Finding New Friends in Astoria

First Reformed Church, Astoria, Queens

Three years in a row we have had church retreats during the spring. Our recent retreat to the First Reformed Church in Astoria, Queens could not have been more meaningful. We found a most friendly church of exactly the same size as ours (60 active members), a most beautiful but demanding historic building, and an order of worship that made us feel at home immediately. Rev. Dwayne Jackson and the volunteers of First Astoria received us with a lavish breakfast on Saturday morning in Fellowship Hall.
Then we spent the morning and a good part of the afternoon getting to know one another. We talked about how we had come to our respective churches in the first place, and about what kept us there. We shared the plight of declining membership, of grown children seeking other religious affiliations or none, and the burdens of the property, when its traditional guardians, the men, have oftentimes disappeared from our pews.

We also counted our blessings, block-walked the neighborhood together, discussed the emerging visions for our churches, and talked about the different and sometimes unusual ways of filling the gaps and finding solutions. We pondered the need to be more inclusive and looked at some of the challenges ethnic and cultural boundaries provide. It was good to come together from both sides of what presents itself all too often as a gap of race and culture and, usually, keeps us separated on Sunday mornings. In Astoria, we had come together to learn how to bridge some of this. Should this not have an impact on our worship life at First Reformed Church on Sunday morning? So we asked ourselves: Is it time to renew our efforts towards more fellowship?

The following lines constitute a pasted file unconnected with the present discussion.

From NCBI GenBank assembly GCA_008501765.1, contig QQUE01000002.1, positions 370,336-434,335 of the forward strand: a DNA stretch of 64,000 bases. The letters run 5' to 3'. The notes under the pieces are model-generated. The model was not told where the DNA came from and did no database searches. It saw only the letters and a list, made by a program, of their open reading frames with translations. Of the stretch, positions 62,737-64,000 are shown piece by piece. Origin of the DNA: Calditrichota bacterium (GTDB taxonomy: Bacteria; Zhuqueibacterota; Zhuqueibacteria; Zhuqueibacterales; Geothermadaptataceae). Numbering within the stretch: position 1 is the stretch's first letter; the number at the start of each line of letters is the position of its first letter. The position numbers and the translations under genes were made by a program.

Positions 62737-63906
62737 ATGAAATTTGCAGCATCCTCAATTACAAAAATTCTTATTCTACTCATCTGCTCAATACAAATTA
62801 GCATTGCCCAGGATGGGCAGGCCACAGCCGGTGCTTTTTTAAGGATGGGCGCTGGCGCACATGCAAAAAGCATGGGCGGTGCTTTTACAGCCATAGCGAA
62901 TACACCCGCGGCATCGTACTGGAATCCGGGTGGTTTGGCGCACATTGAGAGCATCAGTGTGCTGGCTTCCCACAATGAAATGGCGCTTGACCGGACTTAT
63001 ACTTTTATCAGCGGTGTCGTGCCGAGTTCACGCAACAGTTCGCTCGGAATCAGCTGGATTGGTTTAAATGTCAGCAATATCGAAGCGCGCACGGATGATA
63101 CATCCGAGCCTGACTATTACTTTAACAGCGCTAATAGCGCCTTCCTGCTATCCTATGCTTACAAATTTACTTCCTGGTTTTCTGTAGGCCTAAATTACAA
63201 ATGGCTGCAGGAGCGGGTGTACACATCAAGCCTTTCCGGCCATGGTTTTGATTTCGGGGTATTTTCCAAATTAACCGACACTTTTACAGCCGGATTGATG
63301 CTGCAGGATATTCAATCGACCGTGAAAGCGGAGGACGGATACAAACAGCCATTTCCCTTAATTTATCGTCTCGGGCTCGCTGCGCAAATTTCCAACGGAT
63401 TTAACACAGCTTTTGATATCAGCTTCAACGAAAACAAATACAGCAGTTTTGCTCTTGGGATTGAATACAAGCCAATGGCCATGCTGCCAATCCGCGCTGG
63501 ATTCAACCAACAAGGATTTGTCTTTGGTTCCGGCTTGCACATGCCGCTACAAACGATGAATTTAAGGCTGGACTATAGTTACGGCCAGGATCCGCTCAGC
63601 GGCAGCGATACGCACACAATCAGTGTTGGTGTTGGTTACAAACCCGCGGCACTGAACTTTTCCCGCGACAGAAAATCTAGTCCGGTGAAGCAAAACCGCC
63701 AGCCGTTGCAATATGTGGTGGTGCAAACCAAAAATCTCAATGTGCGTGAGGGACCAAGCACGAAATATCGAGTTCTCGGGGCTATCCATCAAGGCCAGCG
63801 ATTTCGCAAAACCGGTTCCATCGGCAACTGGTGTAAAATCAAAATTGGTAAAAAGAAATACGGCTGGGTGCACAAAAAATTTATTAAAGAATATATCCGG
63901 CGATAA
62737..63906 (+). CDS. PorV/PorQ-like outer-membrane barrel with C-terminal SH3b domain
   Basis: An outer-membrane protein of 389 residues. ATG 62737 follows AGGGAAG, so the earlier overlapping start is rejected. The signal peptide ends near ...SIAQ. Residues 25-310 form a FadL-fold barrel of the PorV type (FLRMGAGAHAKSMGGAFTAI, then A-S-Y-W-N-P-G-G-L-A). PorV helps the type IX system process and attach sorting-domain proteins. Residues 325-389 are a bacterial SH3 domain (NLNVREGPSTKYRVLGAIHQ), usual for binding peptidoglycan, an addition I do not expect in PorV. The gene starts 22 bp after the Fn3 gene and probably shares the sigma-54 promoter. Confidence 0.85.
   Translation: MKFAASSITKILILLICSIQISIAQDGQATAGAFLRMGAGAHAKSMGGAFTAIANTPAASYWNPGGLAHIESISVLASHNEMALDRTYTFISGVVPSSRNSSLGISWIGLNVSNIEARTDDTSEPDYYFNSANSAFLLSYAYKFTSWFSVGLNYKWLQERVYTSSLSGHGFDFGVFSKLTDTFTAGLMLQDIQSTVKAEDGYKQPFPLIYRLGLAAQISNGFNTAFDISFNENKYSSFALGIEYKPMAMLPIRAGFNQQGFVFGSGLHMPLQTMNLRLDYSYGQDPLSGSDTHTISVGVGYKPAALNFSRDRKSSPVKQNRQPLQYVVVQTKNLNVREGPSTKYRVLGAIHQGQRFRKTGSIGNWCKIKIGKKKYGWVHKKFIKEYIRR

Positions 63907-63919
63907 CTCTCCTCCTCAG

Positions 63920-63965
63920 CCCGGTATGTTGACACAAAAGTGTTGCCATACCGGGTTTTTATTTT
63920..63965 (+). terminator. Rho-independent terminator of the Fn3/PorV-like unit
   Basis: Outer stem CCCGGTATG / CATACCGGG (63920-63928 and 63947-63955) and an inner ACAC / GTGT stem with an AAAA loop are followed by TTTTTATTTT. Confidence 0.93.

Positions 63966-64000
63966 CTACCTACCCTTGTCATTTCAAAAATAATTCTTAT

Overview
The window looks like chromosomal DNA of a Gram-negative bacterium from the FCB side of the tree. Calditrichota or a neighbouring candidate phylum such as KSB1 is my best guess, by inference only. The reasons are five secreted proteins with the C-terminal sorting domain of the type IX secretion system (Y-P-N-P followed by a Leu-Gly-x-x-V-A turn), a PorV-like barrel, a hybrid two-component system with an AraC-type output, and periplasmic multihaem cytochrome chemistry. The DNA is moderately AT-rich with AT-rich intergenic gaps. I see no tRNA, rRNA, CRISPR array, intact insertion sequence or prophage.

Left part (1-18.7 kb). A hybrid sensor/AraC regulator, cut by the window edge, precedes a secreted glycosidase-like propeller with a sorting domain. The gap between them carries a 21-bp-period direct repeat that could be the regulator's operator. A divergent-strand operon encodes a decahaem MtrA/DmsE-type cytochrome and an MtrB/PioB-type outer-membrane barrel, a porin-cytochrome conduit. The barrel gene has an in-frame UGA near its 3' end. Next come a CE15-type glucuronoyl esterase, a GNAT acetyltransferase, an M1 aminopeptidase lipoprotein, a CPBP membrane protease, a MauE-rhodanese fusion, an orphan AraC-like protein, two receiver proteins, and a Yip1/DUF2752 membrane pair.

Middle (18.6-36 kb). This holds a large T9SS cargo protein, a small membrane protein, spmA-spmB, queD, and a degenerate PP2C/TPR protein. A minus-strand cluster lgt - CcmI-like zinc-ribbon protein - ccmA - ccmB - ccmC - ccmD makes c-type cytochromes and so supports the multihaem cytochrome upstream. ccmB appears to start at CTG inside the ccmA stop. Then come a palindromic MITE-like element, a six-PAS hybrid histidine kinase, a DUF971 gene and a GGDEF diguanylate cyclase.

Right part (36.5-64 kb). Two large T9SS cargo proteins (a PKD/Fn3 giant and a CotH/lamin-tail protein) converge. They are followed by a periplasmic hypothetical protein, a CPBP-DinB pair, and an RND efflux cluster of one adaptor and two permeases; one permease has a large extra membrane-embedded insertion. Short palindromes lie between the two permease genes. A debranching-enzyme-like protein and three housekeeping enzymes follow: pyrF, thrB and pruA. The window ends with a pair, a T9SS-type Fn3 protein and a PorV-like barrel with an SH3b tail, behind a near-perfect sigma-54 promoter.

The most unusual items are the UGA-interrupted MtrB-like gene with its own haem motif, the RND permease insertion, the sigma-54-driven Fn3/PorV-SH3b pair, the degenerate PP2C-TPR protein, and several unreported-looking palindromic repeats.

All the while we were extremely grateful for a great children’s program on Saturday, as well as on Sunday morning. It was wonderful to hear Shirley Smith, a member of First Astoria and RCA staff person, report back to us adults some of the results of our combined children’s group and its discussion of inclusiveness.

There was a lot of fun and fellowship besides these serious subjects. Friday night we went to an Irish pub; Saturday night we spent at the Bohemian Hall where Viktoriya Raufova and her children Lisa and David were able to join us. It was a great evening. And Sunday we concluded with a formal dinner in a filled Fellowship Hall, and a round of Dutch dancing as a thank you to our hosting church. All of us travelers agree: It would be wonderful to host a group from First Astoria here in New Brunswick in return. Thank you, First Astoria, for hosting us so generously, and thank you for your warm friendship as well!

About Rev. Dr. Hartmut Kramer-Mills

Hartmut Kramer-Mills, a native of Jena, Germany, began his theological education at Heidelberg University. After the Middle Exam in 1986 he received a scholarship from the World Alliance of Reformed Churches for McCormick Theological Seminary in Chicago. He graduated from McCormick with a Master of Divinity in 1988. He graduated from Marburg University in Germany with the Ecclesiastical Exam in 1990, and received a Dr. theol. from Greifswald University, Germany, in 1997. From 1990 to 1991 he was vicar at St. Wenzel in Naumburg, Germany. He was ordained minister of word and sacrament in 1993 through the Protestant Church of the Church Province of Saxony. From 1993 to 1998 he served as assistant pastor in Stoessen, Goerschen, and Rathewitz, Germany. At the same time he was lecturer for Church History at Erfurt College in Germany. From 1999 to 2000 he served the Spotswood Reformed Church in New Jersey as interim pastor. Since 2000 he and his wife serve the First Reformed Church in New Brunswick, New Jersey, as co-pastors.
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